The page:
In what has become and all too familiar scene this season, A.J. Burnett put the Yankees in an almost immediate hole, a hole too deep for the offense to dig out of. Sure, they showed some signs of life in the later innings, but they then it was too little, too late. A September to forget continued with a 7.5 loss to the Blue Jays.
No Good, Very Bad A.J.
Honestly, I don’t really want to recap Burnett’s latest stinker. He got tagged for seven runs on seven hits (three singles, two doubles, two homers) and a walk in just two-and-a-third innings of work against his former team, reducing the Yanks’ win expectancy to just 2.9% less than a third of the way through the contest. Every ball was scalded too, don’t think he was victimized by a few bloopers or anything like that. A.J.’s season record now sits 10-15 with a 5.33 ERA, awful numbers for anyone allowed to make 32 starts and throw 180.2 innings, nevermind a guy paid $16.5M annually to be a number two starter on a championship team.
Burnett lines up to make one more start this season, Game 162 on Sunday, but there’s quite literally nothing he could do to regain the confidence of the fan base at this point. If Joe Girardi and the rest of the Yankee brain trust are foolish enough to trust this guy in a playoff game, then they deserve what they get.
No Good, Very Bad Offense
Oh yeah, let’s not forget how punchless the lineup looked on this fine evening. Marc Rzepczynski, he of the 5.75 ERA coming into the game, didn’t just keep the Yanks at bay in his five innings for work, he dominated them. Nine of the 15 outs he recorded came on strikeouts, and one point he struck out five straight and seven of nine. Curtis Granderson tagged him for a two run homer in the fifth, but Derek Jeter killed what could have been a rally two batters later when he grounded into his 21st double play of the season. Rzepcynski walked three batters and allowed two hits in the inning, but gave up only two runs. Story of September.
Mark Teixeira made it seem like a game with a three run homer in the seventh inning, but otherwise the offense did nothing of note. Of the final four Yankee batters to come to the plate, three were ahead 2-0 or 3-0 in the count, and all three made outs. Again, story of September.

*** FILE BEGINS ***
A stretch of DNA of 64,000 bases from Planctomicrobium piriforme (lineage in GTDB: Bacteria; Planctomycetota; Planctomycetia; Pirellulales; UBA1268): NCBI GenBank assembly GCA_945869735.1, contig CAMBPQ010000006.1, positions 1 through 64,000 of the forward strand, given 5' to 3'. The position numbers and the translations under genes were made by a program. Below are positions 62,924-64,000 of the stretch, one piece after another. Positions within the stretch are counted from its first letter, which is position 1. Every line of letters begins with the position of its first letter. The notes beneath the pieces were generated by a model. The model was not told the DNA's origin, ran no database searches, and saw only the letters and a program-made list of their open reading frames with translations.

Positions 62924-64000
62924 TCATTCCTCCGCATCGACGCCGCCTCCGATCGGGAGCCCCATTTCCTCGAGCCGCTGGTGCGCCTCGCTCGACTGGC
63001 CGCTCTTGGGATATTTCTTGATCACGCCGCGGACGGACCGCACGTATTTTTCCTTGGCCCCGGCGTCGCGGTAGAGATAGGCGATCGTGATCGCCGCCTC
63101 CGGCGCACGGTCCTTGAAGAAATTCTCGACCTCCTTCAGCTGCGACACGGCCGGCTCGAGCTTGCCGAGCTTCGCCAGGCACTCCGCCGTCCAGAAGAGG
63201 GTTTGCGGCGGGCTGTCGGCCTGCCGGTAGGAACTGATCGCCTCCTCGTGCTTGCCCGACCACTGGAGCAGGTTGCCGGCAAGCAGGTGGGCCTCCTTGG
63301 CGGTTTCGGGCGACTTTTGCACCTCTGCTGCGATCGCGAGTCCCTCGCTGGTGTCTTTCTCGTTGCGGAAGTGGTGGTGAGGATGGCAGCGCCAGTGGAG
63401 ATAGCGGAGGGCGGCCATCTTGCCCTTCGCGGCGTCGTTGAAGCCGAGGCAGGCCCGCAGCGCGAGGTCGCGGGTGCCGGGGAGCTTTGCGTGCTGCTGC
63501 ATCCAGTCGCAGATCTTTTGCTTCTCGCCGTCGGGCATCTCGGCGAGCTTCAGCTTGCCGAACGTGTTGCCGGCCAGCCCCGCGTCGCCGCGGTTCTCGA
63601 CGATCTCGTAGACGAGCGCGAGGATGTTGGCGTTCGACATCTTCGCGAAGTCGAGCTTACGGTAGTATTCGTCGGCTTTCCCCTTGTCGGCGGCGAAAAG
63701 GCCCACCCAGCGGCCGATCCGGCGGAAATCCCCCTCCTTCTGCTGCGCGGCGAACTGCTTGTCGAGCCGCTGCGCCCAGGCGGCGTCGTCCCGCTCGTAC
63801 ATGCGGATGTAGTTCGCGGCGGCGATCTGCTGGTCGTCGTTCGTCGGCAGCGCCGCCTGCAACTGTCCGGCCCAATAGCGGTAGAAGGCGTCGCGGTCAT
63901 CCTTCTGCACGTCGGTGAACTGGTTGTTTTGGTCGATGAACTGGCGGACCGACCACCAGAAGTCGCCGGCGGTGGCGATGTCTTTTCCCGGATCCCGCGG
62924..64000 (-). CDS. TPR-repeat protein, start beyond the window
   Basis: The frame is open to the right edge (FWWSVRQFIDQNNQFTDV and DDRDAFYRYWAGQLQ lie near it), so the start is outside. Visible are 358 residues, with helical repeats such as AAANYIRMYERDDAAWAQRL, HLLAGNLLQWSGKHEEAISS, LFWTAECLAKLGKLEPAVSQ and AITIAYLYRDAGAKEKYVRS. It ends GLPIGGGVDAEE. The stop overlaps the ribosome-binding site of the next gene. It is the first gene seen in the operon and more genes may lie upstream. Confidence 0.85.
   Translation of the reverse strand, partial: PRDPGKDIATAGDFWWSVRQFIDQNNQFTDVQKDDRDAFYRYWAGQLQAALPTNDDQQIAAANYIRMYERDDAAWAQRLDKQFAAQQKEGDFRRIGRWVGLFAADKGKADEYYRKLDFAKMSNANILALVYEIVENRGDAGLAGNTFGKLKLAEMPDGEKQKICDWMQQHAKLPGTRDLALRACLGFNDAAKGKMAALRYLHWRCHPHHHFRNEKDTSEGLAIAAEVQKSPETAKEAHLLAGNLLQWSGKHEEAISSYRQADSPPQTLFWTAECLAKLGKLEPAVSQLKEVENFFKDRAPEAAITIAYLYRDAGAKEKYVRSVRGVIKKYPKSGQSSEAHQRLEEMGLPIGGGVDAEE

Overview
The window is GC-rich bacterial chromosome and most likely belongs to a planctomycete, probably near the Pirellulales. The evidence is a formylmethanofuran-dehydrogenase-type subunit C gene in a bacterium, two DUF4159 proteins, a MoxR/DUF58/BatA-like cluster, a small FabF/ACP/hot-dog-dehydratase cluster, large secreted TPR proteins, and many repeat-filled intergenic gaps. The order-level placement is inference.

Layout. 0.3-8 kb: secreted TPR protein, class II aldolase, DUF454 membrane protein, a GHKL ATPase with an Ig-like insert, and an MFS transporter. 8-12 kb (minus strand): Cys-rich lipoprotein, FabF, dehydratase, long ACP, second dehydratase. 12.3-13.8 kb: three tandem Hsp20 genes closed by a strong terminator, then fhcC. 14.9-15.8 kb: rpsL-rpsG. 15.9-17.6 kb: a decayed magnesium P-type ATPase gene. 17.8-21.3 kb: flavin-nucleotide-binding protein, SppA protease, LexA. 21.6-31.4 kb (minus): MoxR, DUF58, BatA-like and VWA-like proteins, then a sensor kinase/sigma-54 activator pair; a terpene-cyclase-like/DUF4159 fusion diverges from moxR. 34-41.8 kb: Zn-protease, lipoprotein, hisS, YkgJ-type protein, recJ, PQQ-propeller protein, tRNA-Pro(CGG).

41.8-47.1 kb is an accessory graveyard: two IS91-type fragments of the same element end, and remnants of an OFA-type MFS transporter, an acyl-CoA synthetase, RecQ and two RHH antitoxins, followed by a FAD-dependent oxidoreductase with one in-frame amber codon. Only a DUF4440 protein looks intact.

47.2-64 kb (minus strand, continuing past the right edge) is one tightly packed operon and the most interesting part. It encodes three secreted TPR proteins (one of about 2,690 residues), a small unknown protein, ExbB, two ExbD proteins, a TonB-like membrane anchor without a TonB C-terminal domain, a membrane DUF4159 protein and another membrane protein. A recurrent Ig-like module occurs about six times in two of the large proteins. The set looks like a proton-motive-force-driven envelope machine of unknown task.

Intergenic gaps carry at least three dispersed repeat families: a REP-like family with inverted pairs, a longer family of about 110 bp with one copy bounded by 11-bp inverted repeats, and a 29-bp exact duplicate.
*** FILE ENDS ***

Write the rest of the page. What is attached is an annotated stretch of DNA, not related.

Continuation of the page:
Okay, Pretty Good Bullpen
I guess the one bright spot in this game was the work of the bullpen after Burnett departed. Jon Albaladejo cleaned up A.J.’s mess than chipped in a scoreless inning on top of that. Dustin Moseley gave Girardi two scoreless, David Robertson four somewhat scary outs (he did give up some hard hit balls), Boone Logan two pitches and an out, Chad Gaudin three pitches and out. Once Burnett was out of the game, Yankee relievers allowed just two hits and two walks in 5.2 innings of work. So yeah, hooray for that.
Austin Kearns picked up two hits and a walk, but he also struck out for the 14th straight game in which he’s played. I’d call that rather dubious. With 14 strikeouts as a team, this was the 25th time this season the Yankees struck out at least ten times in a game. It’s the 15th time it’s happened since July 31st, a span of just 54 games. I blame Kearns and only Kearns. Am I doing that right?
Hard to believe, but Grandy’s slugging percentage (.474) is dangerously close to Mark Teixeira’s (.488) even counting both player’s homers from this game. Who saw that coming two months ago?
This was New York’s 14th loss in their last 20 games, and they’re now just 27-26 in their last 53 games. Prett-ay, prett-ay awful if you ask me. They’re playing like crap and seem to be bottoming out at the worst possible time. Good thing a playoff spot in pretty much in the bag.
The Rays lost to the Orioles, so the Yanks still trail Tampa by half-a-game in the AL East with five to play. It’s effectively a one-and-a-half game lead though because the Rays hold the tie breaker. The Red Sox pounded the White Sox, so the magic number to clinch a playoff spot remains at one
WPA Graph & Box Score
We’ll have more on this tomorrow, but the Yanks will send CC Sabathia to the mound on Tuesday in what can only be described as a panic move. It’s tough to say otherwise since it throws Sabathia completely off schedule to start Game One of the ALDS. And the best part? Toronto’s throwing Kyle Drabek, a pitcher the Yankees have never seen before. That usually ends well.